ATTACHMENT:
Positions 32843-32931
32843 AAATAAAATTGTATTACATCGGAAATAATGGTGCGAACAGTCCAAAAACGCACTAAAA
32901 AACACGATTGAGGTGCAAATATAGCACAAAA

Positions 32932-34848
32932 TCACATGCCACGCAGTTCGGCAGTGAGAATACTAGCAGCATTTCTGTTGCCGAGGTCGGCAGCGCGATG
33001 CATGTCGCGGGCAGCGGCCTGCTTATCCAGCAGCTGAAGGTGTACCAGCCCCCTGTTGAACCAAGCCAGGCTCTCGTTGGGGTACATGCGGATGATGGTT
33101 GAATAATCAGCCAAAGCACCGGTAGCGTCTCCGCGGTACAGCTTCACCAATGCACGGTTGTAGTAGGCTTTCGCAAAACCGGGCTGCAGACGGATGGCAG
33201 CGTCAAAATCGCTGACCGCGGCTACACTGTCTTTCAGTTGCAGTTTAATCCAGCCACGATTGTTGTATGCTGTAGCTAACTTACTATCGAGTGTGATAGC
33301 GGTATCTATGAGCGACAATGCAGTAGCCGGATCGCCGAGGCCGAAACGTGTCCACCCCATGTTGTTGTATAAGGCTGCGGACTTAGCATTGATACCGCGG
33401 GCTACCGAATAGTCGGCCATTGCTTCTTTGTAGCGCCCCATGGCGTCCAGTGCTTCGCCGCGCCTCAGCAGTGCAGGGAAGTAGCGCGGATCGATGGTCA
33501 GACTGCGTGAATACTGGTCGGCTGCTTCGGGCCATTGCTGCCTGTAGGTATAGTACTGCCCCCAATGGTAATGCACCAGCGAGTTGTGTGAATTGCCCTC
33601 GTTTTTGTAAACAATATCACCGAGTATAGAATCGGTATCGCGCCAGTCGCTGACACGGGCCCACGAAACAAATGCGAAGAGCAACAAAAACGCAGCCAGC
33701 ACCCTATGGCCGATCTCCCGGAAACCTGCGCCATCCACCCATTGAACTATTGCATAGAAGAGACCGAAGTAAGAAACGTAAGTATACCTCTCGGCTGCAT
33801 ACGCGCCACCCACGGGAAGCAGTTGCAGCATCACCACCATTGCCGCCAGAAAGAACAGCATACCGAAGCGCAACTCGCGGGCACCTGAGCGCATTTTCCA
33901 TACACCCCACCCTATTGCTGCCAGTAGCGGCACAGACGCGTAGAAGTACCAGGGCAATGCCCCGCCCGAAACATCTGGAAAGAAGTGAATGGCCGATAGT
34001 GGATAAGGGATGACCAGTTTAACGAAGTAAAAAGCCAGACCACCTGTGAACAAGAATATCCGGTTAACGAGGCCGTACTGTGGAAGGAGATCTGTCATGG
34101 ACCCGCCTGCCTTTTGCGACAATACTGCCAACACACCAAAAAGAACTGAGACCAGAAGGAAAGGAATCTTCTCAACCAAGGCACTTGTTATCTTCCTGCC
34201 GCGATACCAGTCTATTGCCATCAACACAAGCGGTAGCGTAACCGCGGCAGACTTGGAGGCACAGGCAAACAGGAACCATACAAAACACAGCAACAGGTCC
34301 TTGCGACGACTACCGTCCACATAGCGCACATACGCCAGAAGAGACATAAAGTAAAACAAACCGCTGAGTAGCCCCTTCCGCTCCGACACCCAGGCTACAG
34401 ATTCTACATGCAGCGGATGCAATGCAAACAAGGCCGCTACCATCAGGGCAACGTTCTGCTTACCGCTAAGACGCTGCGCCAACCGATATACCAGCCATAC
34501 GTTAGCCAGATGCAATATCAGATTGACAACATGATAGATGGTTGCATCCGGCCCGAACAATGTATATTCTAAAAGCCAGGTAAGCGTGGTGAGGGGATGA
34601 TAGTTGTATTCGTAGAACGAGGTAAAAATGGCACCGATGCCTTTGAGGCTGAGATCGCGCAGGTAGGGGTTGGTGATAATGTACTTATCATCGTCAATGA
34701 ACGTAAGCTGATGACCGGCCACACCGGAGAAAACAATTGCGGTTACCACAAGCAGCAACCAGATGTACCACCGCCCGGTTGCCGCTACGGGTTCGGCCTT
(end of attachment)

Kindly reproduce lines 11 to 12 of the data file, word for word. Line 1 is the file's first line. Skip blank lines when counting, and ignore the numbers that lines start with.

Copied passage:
33501 GACTGCGTGAATACTGGTCGGCTGCTTCGGGCCATTGCTGCCTGTAGGTATAGTACTGCCCCCAATGGTAATGCACCAGCGAGTTGTGTGAATTGCCCTC
33601 GTTTTTGTAAACAATATCACCGAGTATAGAATCGGTATCGCGCCAGTCGCTGACACGGGCCCACGAAACAAATGCGAAGAGCAACAAAAACGCAGCCAGC